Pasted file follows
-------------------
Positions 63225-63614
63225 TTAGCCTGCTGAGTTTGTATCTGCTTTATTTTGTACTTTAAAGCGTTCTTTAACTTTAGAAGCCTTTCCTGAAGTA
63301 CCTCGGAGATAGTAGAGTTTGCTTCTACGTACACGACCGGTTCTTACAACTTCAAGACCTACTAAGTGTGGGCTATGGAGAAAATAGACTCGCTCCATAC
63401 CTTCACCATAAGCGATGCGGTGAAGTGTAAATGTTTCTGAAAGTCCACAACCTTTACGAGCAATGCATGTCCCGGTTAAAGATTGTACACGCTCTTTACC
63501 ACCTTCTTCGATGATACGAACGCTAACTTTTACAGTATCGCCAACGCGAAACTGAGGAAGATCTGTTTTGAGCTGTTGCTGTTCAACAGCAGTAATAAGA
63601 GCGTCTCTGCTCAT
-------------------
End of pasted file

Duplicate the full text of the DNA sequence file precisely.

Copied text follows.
Positions 63225-63614
63225 TTAGCCTGCTGAGTTTGTATCTGCTTTATTTTGTACTTTAAAGCGTTCTTTAACTTTAGAAGCCTTTCCTGAAGTA
63301 CCTCGGAGATAGTAGAGTTTGCTTCTACGTACACGACCGGTTCTTACAACTTCAAGACCTACTAAGTGTGGGCTATGGAGAAAATAGACTCGCTCCATAC
63401 CTTCACCATAAGCGATGCGGTGAAGTGTAAATGTTTCTGAAAGTCCACAACCTTTACGAGCAATGCATGTCCCGGTTAAAGATTGTACACGCTCTTTACC
63501 ACCTTCTTCGATGATACGAACGCTAACTTTTACAGTATCGCCAACGCGAAACTGAGGAAGATCTGTTTTGAGCTGTTGCTGTTCAACAGCAGTAATAAGA
63601 GCGTCTCTGCTCAT